On 25. 04. 1989 when the case was taken up for hearing theplaintiff-respondent took up the position that there had been non-compliance with the Order for prepayment. Accordingly, the plaintiff-respondent submitted that judgment be entered in favour of theplaintiff-respondent. The defendant-appellant resisted this applicationon the basis that there was impossibility of performance due tosupervening circumstances. The District Judge by his Order dated 05.07. 1989 held in favour of the plaintiff-respondent because of non-compliance with the prepayment Order. The defendant-appellant haspreferred this appeal against the said Order.
The Counsel for the plaintiff-respondent contended that the defen-dant-appellant should have led evidence regarding the impossibilityof performance of the agreement for prepayment of costs. However,this fact, that there was an impossibility of performance had not beenchallenged in the proceedings and the Order is also on the basis thatthe work of the Courts were disrupted during the relevant period.
We, therefore, find that there was no need for the defendant-appellant to have led evidence either of the impossibility ofperformance or break down of civil order.
The District Judge made Order that the prepayment of costs wasto be made "before the next date of triaf'. Although originally thiswas fixed for 12. 12. 1988, the supervening circumstances that ledto the closure of the Courts made prepayment before that dateimpossible. The case was, thereafter, not "fixed for trial". So that a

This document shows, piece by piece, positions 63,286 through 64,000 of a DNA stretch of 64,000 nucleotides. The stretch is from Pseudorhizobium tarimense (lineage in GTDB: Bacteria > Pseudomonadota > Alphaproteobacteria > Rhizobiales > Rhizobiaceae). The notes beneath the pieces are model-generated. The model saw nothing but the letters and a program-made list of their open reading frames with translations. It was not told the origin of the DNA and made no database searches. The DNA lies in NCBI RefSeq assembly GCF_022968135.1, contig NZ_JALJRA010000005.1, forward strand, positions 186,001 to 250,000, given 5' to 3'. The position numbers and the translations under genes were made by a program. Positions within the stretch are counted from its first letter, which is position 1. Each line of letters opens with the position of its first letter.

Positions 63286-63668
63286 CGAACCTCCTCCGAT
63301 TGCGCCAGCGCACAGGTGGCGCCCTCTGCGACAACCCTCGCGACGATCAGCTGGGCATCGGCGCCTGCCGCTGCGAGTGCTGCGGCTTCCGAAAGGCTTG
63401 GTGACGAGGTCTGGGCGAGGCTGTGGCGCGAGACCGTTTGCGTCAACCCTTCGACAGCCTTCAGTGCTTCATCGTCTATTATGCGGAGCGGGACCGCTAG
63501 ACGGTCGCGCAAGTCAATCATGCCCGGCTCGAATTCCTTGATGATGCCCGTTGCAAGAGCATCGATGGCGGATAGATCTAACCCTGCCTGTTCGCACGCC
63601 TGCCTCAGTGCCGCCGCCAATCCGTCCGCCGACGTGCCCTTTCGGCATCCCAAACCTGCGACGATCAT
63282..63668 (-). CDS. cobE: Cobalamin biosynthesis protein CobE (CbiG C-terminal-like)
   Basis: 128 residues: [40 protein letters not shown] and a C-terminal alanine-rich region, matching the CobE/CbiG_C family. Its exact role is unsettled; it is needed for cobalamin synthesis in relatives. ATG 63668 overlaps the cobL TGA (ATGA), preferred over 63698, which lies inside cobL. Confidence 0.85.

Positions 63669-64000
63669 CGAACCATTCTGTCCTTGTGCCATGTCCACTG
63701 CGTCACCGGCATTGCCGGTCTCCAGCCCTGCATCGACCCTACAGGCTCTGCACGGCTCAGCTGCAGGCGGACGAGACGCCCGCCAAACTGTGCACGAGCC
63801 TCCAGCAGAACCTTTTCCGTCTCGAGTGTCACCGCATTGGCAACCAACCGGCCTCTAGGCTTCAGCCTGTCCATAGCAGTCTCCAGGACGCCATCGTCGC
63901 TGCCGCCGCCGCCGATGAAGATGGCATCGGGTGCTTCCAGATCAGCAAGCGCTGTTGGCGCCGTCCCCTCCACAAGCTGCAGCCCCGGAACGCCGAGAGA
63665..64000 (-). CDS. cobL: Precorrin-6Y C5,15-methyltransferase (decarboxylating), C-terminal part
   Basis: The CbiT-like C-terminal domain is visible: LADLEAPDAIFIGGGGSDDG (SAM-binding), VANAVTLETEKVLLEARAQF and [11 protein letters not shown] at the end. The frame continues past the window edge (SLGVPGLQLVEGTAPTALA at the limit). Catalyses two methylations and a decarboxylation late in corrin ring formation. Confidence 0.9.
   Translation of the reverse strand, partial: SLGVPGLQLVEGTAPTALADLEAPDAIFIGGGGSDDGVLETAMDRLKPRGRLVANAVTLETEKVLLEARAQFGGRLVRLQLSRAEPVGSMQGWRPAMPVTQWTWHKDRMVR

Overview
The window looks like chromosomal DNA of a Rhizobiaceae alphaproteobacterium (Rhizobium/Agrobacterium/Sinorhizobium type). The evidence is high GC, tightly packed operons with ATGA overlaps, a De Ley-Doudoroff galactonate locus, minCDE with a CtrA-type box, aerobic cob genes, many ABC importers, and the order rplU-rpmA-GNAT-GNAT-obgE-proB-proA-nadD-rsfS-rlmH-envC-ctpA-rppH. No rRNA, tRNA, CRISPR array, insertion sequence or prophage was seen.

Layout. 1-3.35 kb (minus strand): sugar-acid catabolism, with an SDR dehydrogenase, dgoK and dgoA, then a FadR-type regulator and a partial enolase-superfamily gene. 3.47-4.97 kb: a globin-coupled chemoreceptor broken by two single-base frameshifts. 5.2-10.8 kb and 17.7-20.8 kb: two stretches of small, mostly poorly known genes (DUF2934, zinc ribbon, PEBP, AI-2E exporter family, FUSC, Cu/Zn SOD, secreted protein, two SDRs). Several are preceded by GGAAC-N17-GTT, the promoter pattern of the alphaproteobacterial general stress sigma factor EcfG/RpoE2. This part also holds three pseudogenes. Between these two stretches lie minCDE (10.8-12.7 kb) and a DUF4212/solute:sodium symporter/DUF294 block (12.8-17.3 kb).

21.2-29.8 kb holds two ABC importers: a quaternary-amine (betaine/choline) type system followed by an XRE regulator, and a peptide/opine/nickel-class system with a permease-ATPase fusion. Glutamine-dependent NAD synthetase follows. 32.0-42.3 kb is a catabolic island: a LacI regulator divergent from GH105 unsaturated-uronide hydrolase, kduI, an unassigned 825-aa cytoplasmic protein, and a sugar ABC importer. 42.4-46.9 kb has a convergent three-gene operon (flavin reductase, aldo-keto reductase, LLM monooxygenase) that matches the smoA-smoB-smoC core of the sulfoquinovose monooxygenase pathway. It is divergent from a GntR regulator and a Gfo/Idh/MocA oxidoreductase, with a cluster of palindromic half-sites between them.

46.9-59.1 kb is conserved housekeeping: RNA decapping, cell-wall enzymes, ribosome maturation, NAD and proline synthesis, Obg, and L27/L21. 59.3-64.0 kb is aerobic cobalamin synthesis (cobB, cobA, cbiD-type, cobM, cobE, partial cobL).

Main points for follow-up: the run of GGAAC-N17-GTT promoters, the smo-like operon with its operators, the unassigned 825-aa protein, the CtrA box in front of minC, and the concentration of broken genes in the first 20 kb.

Ranasinghe v. Guneratne (Shiranee Tilakawardane, J.)
payment on or before the next date when the case was mentioned,was substantive compliance with the agreement for prepayment ofcosts as it had been made before the next date of trial. In fact, after02. 12. 1988 there was no date fixed for trial. The defendant-appellantstill had time until the next date of trial.
In the case of Perera v. Gonaduwam cited in support of the 60contention of the defendant-appellant, the date to which the case wasfixed was a poya holiday. The parties therefore would have knownthat the Courts would function on the following working day. However,during the relevant period of civil disturbance it was not possible todetermine the next working day, as the Court did not function for anundetermined period. In the circumstances the facts of this case canbe distinguished.
The interpretation of the Order for prepayment would depend onthe words of the Order as well as the circumstances for the delay.Ultimate determination would be on the facts and circumstances 70relevant in each case. Upon a consideration of all the attenuate factsof this case, and especially the then prevailing conditions in the NorthWestern Province during this period, we hold that the order of theDistrict Judge dated 05. 07. 1989 was unwarranted and unjust.
In the case of Vellupillai v. The Chairman of the Urban Council2) at465, Abraham, CJ. stated that : "If we do not allow the amendmentin this case we would be doing a very grave injustice to the plaintiff.
It would appear as if the shortcomings of his legal adviser, thepeculiarities of law and procedure, and the congestion of the Courtshave all combined to deprive him of his cause of action and I for soone refuse to be a party to such an outrage upon justice. This isa Court of Justice, it is not an academy of law. I would allow theamendment . . .“
Accordingly, we allow the Appeal and set side the Order of theDistrict Judge dated 25. 04. 1989. We also Order that the defendant-appellant shall pay the sum of Rs. 5,000 before the next date of trialas determined by the District Judge. We make no order as to costsof this Appeal.
WIGNESWARAN, J. – I agree.
RANASINGHE v. GUNERATNE